Alice opened her eyes wide as the fluid entered her heart. Her shriek was cut off as her heart stopped, freezing it like it was nothing more than a steak in someone’s freezer. She collapsed, dimly aware of the numbing sensation working its way towards her brain.

      Alice felt grit on her face and blinked, trying to clear her sight. Everything was fuzzy and it took her a moment to remember why. She’d been applying for colonist privileges. Only colonists could leave the planet, escaping the pollution and radiation. It may have been dangerous to go but it was deadly to stay.
      If all had gone right, she was in Mindspace now.
      Mindspace was a name for the psychic area that your mind inhabited. The reason early cryogenics hadn’t worked was because the mind couldn’t be turned off. It had to remain active and alive, while the body stayed frozen. If the mind died, the body followed suit.
     The blue gel, known as cyroprotech, froze the body but kept the brain oxygenated and firing neutrons like the blood did. A doctor that had fallen into a coma had supposedly discovered the mental space that had made cryogenics work.
      According to the brochures included in her colonist application, Mindspace usually appeared as a favourite room, without any doors and windows. The rooms were supposed to be well lit, comfy and clean. Everything the person had learned in their lifetime could be accessed in Mindspace, as soon as you figured out the way your mind stored the information.
      The pictures the company had shown her had been large rooms, brightly lit, with yellow or off-white painted walls with brightly coloured blue and green couches or chairs. In the center of the room had been an elegant glass table. Against one wall had been a bookshelf with a TV conveniently placed in the middle shelf. Sitting almost forgotten in a corner was a computer. Pictures on the walls had shown an ocean and forest with dolphins in the first and deer and bunnies in the second.
They'd looked open, roomy and inviting; Her room looked nothing like that.
      The walls were grim and grey with paint peeling off in large chunks. The ground was littered with debris, as if the roof had fallen in at some point and no one had ever tried to clean it up. A basketball lay on the ground, in front of a huge picture window. The window was letting a weak facsimile of natural light in, tinged a dark grey that suggested gloomy clouds overhead. The window itself was open, letting in a light breeze that couldn't quite conceal the faint scent of rot. Somebody's washing line had been strung into the room, though, even through the window she couldn't see the opposite wall those lines attached to.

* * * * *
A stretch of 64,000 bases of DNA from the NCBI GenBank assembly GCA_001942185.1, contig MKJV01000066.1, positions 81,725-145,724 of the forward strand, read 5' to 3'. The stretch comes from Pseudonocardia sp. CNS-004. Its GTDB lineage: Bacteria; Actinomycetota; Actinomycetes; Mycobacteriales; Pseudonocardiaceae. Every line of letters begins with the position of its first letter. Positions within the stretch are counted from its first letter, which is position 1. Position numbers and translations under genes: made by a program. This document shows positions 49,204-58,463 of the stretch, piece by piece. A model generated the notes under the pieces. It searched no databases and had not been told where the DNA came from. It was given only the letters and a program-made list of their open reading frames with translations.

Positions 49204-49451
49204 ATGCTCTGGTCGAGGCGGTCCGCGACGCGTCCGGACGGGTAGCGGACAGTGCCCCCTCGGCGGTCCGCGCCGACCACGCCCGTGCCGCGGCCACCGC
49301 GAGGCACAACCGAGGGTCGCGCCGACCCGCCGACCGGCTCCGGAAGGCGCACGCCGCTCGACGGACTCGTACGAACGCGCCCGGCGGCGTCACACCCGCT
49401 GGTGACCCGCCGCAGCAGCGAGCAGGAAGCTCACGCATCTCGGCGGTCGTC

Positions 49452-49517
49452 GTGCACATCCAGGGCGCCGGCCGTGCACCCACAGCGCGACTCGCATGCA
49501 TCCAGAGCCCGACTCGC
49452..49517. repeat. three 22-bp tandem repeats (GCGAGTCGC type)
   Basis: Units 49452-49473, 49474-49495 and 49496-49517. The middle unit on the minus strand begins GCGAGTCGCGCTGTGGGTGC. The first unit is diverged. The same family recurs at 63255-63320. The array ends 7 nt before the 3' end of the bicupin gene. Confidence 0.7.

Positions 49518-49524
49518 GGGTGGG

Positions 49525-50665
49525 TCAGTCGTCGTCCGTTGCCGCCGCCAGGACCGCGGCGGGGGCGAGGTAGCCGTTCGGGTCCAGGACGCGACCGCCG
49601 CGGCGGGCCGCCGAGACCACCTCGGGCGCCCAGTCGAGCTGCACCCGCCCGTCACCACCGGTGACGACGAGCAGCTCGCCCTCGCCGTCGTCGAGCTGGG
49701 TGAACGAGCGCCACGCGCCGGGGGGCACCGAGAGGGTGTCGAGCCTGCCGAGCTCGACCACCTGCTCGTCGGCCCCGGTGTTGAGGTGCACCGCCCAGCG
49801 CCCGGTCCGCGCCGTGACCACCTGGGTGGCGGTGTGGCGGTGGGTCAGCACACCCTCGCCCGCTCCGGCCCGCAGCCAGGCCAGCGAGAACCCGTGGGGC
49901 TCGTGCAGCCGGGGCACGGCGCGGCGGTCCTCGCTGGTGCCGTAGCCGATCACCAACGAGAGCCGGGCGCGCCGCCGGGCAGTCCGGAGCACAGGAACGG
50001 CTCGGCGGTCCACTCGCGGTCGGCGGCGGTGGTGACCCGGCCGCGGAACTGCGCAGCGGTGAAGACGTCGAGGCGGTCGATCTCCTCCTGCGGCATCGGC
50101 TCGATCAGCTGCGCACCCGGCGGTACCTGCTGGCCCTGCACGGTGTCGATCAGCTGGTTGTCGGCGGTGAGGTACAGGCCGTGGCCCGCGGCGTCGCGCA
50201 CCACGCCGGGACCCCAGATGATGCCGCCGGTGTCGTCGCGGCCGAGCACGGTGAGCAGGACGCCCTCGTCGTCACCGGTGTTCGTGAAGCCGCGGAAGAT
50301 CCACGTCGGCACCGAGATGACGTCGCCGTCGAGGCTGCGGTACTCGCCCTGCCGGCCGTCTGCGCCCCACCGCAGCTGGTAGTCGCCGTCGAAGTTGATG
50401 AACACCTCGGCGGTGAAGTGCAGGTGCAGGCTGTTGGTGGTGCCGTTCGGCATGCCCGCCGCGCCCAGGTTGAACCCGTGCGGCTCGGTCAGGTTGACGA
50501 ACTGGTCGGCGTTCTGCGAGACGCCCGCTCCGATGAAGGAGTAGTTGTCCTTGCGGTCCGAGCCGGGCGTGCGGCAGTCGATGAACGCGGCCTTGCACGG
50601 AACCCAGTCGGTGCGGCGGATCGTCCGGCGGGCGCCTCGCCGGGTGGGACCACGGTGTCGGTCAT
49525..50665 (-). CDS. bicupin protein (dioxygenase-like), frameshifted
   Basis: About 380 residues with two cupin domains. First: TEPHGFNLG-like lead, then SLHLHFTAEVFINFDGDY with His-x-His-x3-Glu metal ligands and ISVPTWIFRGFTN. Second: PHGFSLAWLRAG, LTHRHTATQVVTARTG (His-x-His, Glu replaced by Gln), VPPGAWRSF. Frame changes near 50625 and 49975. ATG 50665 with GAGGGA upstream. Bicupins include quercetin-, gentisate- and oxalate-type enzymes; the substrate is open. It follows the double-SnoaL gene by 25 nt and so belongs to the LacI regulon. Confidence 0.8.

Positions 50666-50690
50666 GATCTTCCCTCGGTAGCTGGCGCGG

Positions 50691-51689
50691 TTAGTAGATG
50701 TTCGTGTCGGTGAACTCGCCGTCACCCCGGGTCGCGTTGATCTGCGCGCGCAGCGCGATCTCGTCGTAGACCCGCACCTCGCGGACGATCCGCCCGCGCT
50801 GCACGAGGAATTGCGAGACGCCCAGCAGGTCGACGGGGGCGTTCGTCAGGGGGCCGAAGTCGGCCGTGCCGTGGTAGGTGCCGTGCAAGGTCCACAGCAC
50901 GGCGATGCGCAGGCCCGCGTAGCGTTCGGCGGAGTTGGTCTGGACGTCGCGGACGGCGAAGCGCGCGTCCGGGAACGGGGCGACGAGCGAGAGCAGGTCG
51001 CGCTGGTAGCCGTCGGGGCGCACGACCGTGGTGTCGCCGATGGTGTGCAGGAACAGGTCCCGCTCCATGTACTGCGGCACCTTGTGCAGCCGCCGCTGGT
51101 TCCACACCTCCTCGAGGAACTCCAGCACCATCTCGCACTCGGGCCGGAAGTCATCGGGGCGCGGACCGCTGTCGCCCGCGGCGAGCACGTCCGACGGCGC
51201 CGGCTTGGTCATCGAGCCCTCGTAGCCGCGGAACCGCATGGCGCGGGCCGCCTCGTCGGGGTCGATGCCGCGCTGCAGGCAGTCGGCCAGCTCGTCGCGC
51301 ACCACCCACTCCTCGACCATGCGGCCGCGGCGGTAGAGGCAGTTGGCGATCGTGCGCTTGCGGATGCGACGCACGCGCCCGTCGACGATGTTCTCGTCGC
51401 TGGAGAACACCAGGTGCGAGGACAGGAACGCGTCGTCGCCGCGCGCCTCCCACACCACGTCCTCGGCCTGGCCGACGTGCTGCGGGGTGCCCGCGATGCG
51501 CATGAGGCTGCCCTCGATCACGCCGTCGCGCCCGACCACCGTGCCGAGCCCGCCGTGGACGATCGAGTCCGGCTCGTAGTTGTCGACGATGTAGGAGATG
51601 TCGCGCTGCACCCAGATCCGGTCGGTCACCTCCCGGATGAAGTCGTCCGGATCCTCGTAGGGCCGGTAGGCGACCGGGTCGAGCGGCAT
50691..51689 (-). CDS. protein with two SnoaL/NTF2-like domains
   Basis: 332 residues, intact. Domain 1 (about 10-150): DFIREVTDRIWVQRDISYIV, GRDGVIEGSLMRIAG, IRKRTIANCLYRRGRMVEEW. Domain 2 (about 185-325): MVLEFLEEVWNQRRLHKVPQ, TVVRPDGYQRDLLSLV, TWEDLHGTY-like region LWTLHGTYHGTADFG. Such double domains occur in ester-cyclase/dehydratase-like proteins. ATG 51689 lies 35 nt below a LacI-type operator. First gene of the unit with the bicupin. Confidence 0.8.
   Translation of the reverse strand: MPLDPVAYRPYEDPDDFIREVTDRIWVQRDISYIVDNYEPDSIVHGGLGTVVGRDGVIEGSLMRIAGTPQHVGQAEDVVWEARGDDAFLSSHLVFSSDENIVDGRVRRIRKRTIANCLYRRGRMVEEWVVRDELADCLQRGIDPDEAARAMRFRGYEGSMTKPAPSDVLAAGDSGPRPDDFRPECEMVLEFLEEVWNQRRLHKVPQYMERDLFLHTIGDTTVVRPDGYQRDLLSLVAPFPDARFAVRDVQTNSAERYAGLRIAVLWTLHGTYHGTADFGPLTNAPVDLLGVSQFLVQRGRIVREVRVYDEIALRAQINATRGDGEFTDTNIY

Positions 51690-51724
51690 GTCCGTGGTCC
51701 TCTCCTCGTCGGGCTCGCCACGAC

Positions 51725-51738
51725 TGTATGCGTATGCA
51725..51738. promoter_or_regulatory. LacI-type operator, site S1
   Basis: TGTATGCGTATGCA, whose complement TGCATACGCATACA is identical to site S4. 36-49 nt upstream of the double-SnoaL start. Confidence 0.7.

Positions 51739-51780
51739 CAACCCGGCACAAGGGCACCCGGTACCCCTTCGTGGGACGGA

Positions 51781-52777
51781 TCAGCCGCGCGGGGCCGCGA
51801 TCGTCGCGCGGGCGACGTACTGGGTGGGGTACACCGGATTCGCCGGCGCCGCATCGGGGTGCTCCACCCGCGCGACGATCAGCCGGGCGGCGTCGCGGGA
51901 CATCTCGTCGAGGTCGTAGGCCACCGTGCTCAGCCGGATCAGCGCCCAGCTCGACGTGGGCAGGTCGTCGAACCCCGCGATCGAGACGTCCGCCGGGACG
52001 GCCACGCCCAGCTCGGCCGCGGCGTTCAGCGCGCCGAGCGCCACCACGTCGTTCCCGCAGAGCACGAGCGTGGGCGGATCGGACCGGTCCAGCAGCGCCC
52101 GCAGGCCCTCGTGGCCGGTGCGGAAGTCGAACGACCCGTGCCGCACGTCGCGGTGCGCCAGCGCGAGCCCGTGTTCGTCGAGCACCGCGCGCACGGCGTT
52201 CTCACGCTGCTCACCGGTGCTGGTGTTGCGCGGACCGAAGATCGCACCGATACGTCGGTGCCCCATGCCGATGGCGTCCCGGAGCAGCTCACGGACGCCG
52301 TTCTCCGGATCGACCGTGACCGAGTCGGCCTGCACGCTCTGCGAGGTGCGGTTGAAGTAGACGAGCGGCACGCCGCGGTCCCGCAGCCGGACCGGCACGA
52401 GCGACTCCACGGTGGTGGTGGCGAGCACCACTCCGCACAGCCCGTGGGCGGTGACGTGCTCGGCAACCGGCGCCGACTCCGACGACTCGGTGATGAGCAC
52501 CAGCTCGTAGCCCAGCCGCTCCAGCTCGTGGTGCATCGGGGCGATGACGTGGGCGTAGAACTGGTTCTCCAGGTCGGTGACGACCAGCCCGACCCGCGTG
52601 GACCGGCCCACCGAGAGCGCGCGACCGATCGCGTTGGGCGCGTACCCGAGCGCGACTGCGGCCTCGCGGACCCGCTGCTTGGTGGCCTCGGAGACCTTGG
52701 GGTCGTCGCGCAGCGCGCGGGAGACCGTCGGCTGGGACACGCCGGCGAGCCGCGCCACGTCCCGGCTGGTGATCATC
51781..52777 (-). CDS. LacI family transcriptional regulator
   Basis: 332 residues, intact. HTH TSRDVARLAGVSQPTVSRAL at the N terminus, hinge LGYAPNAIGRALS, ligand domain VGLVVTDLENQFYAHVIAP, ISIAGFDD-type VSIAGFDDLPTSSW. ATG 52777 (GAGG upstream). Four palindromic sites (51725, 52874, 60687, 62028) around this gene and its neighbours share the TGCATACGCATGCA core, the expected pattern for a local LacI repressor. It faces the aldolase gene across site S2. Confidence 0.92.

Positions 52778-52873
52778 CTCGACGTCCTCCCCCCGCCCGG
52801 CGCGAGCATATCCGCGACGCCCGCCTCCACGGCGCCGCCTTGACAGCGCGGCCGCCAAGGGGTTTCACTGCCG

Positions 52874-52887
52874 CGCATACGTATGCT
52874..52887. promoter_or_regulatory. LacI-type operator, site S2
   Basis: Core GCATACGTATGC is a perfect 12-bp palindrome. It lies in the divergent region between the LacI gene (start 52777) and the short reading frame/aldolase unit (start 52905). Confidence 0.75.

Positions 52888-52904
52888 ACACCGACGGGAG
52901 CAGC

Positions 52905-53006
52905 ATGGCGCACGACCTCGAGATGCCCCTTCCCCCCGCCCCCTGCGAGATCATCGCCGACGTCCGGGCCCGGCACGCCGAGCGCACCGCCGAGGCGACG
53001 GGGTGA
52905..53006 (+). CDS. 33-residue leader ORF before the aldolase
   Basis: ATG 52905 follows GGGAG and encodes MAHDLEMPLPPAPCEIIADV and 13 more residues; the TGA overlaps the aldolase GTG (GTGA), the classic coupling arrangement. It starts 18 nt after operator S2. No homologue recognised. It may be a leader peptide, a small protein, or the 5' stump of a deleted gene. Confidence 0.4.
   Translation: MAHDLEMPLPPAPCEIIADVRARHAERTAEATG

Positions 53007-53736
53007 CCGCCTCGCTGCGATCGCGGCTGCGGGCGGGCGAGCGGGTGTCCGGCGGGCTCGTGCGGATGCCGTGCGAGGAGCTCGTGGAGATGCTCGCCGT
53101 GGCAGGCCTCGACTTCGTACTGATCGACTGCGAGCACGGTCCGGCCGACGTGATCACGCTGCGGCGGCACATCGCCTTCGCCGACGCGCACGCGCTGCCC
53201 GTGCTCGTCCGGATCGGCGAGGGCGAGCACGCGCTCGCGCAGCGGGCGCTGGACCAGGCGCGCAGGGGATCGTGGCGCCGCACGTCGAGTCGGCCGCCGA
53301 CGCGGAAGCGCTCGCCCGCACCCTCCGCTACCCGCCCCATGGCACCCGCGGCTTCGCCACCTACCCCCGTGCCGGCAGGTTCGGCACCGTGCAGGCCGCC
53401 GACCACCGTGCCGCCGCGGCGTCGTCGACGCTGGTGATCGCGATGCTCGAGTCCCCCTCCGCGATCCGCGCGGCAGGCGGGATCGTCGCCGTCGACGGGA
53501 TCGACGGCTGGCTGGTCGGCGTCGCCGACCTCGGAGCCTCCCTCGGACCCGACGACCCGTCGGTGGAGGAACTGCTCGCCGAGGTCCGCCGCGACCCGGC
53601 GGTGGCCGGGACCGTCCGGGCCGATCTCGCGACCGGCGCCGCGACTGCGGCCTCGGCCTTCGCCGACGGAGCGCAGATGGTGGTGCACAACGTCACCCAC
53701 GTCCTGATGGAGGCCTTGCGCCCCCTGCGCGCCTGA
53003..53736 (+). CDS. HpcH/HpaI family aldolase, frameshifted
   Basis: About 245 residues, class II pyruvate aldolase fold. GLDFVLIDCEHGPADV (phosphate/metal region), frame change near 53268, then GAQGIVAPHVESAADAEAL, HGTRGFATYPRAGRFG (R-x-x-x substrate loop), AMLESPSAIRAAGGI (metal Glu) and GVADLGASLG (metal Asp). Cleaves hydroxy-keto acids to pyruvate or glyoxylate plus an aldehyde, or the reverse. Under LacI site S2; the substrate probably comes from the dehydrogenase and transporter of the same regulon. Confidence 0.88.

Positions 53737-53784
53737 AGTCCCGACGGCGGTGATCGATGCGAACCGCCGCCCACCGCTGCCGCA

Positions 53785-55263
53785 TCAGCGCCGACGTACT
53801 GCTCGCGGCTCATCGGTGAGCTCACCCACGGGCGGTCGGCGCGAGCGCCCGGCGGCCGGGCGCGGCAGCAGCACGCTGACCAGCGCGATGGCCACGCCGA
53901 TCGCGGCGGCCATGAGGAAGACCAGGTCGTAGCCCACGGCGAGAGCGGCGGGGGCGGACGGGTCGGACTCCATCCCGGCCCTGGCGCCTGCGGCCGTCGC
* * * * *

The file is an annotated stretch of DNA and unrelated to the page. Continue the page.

Standing, she tried to wipe the grime off her. It stuck to her in grey/white clumps with the consistency of half dried mud and plaster dust. When she looked up to the roof, she realized that it was more of the rolling grey, like the kind the window showed outside. It looked almost like a low hanging cloud was obscuring the ceiling from her.
        The room felt oppressive, like she was unwelcome. Books lay in tatters on the floor, their knowledge caked by so much dirt that she doubted they could be cleaned and set to right.
      She shivered wishing there was a way out of the room that didn't involve moving closer to the open window. She looked around but the only other way out seemed to be the roof. At least if those were clouds and not just some sort of fog. She reached up hesitantly, but though the clouds looked low, they were high enough that her hand couldn’t reach them. Her hand felt cooler the closer she came to the dark roiling mass and she shivered again.
      She needed to get out of here. She walked closer to the window, looking at the rickety chair  propped up against the wall. She flicked it with a finger. It wobbled for a moment but didn't collapse into a broken heap like she'd half expected that it would.
      The breeze was stronger at the window and Alice realized that the moist scent of decay was even stronger outside. The fog looked closer here and she reached her hand out hesitantly towards it. The temperature fell as she got closer but her hand still couldn't quite reach.
It was irrational, but she had the sudden need to touch it. She leaned onto the windowsill, stretching out as far as she could. She almost lost her balance but finally her fingers touched the fluffy cloud.          For an instant, nothing happened and she felt disappointed. It should have done something, rather than just feeling…
      Suddenly, her arm felt like it was burning and Alice sucked in panicked breath. Thin ice traced its way up her arm and Alice quivered in pain, chocking off her scream as she leapt backwards into the room.